There is another issue: information overload. With so many potential risks, how can you effectively delineate between benign and malignant, at pace? The answer lies in harnessing a threat intelligence system with the appropriate blend of automation ‘horsepower’ and human brain cells. Experienced security researchers are a rare commodity in today’s extreme cyber skills shortage – but their input is crucial to contextualizing which threats pose the greatest risk.
Threat intelligence’s role in supporting risk management overlaps with the comparatively new industry domain of “digital risk protection” (DRP). While threat intelligence envelops the broadest possible range of cyberthreats, DRP is focused mainly on the aspects most associated with enterprise brand reputation.
All is not what it seems in cyberspace, with malicious actors spoofing social media accounts, executing account takeovers and committing domain fraud. Hence DRP can be a useful toolset in the cybersecurity arsenal, particularly for organizations with a high susceptibility to such attacks, but is no substitute for fully-fledged threat intelligence.
If anything, the capacity for threat intelligence systems to surface genuinely fresh (real-time) insights at enormous scale, and use APIs to feed into other systems and threat mitigation resources, increases the value of any DRP investment as part of a wider GRC program.
C for Compliance
Wary of public censure, reputational damage and significant monetary fines, few organizations leave regulatory compliance to chance. In particular, the introduction of GDPR has instilled tougher obligations for the protection of personal data, which organizations manage as part of their GRC programs. Read our dedicated GDPR whitepaper here.
Threat intelligence can be instrumental in preventing data breaches from happening in the first place, ensuring compliance to GDPR and other such standards. The value of threat intelligence insights can be put to work preemptively by isolating likely threat actors and their modes of operation so that appropriate security measures can be put in place. Threat intelligence can also assist in the development of realistic ‘red team’ attack scenarios that are totally unique to your business context, and which enable incident response processes to be thoroughly tested.
Prevention is only part of the compliance challenge, as regulations increasingly acknowledge. Students of GDPR smallprint will be aware that the penalties for non-compliance are geared according to the gravity of breach, duration of exposure, number of data subjects and the level of damage inflicted. The regulation is also explicit that penalties will be lowered in the event that appropriate controls are demonstrably in place to prevent, detect and remediate data breaches.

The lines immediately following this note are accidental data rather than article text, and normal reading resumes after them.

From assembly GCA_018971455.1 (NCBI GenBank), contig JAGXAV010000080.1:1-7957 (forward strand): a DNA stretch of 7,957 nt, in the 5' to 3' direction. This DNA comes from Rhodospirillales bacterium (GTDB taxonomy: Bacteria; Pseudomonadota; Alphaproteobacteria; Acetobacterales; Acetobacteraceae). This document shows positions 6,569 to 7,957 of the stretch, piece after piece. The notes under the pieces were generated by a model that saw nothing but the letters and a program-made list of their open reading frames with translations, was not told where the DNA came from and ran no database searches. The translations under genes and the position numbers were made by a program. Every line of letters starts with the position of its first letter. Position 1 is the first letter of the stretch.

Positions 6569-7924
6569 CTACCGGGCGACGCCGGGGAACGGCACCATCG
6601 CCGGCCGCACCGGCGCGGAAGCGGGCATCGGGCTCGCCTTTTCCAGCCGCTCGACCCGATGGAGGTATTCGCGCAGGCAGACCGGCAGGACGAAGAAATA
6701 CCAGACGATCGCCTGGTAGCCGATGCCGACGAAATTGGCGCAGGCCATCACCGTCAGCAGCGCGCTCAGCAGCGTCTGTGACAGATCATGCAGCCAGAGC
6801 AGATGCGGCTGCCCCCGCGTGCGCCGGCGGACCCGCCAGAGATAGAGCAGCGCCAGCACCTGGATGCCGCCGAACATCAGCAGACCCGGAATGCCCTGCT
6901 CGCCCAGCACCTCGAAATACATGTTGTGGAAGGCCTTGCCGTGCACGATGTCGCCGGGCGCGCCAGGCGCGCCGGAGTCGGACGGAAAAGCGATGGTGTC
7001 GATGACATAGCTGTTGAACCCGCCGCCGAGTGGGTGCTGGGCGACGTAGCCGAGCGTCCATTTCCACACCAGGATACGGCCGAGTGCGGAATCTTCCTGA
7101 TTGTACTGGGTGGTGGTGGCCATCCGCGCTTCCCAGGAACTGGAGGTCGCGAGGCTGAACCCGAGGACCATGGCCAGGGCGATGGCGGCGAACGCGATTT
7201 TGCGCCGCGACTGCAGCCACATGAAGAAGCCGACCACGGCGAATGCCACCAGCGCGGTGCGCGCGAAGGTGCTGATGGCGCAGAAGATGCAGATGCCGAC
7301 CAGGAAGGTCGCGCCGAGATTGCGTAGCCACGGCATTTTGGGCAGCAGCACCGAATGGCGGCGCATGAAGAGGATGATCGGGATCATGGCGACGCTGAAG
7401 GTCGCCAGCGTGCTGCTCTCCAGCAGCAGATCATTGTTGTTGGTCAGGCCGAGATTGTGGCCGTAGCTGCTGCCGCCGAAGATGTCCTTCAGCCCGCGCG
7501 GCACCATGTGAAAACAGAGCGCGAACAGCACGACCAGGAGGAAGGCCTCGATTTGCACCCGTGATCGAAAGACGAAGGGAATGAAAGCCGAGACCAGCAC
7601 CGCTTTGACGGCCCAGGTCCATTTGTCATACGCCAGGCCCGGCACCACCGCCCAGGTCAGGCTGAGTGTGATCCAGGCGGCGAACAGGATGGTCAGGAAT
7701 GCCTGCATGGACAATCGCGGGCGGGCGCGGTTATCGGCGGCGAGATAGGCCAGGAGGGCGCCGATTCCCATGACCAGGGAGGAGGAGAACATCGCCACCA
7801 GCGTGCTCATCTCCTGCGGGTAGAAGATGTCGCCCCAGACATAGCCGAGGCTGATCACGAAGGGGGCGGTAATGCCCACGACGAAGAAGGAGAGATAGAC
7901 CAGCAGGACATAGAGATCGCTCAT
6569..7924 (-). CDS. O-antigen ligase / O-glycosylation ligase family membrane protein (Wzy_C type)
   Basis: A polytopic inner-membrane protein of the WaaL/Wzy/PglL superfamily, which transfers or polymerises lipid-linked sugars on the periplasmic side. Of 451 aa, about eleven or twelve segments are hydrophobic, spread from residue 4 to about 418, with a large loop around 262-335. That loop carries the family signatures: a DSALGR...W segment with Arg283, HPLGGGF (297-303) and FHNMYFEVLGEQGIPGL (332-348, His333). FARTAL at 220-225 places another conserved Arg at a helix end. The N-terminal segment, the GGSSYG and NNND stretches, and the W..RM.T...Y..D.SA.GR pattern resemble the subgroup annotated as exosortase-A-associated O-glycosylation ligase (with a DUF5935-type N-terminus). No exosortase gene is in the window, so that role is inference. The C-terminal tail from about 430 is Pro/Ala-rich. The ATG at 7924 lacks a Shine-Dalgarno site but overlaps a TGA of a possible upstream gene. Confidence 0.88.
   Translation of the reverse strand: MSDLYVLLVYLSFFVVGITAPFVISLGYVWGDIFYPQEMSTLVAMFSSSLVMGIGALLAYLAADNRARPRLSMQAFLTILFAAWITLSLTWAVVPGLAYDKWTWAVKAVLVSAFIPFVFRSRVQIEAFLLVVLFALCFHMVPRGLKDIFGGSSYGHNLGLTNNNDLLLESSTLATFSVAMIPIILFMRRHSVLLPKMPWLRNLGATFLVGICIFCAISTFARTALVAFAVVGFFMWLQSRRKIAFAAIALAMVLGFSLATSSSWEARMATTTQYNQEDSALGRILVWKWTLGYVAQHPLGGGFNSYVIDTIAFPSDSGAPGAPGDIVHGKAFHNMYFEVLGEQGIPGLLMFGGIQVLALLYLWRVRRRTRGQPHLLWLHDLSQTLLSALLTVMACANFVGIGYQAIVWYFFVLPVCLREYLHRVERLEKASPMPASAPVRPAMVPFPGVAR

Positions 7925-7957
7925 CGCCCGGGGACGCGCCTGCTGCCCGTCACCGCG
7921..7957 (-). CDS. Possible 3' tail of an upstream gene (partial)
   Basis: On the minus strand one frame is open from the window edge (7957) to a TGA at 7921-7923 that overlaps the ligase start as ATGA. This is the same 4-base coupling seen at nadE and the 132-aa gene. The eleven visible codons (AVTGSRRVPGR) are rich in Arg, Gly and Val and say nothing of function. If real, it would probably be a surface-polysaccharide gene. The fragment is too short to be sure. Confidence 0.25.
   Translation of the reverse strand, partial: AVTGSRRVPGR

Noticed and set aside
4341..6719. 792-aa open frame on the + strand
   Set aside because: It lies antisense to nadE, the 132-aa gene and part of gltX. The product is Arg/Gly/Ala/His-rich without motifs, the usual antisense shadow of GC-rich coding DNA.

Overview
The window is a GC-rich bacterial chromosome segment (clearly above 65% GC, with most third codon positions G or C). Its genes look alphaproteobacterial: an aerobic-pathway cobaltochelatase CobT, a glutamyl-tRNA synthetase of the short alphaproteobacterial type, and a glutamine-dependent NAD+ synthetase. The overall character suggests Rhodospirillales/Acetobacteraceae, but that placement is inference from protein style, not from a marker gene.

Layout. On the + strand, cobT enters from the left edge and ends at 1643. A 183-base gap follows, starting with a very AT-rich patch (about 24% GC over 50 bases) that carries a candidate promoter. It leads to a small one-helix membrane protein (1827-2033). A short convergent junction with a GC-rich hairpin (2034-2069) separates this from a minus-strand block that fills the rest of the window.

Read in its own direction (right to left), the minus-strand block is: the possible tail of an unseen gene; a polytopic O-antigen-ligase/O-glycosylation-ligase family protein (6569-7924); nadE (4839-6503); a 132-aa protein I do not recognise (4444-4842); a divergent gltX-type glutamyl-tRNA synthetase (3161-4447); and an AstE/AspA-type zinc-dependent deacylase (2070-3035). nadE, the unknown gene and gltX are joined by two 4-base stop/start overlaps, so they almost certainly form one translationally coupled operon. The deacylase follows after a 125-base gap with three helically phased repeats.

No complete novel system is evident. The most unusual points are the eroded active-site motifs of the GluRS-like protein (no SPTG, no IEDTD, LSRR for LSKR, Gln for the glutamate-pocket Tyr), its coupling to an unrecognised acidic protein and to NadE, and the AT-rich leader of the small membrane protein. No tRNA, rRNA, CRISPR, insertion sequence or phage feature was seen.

A GRC program that sets out to restrict the length of any breaches to the absolute minimum, initiate the most rapid and effective attack response and conduct the most glaringly evident strength of security posture will undoubtedly be most successful in adhering to the spirit of post-breach compliance requirements. To do so, it will have to be one that leverages threat intelligence.
In GRC programs, visibility is everything. This explains the value of threat intelligence in supporting wider business objectives, not merely in solving technology challenges.
GRC is typically a Board-level imperative that sits above the remit of IT governance and the IT department. This can perpetuate a hierarchy of interaction where it’s the business decision makers who always ask questions of IT and security teams, and demand that they step into line.
That is perhaps as it should be, but threat intelligence can help to subtly disrupt that dynamic in the most positive way. In organizations where threat intelligence is used to drive insights into the GRC program, IT and security team are empowered to ask questions of the rest of the business – helping to constantly enhance technical, managerial and operational controls to benefit all stakeholders.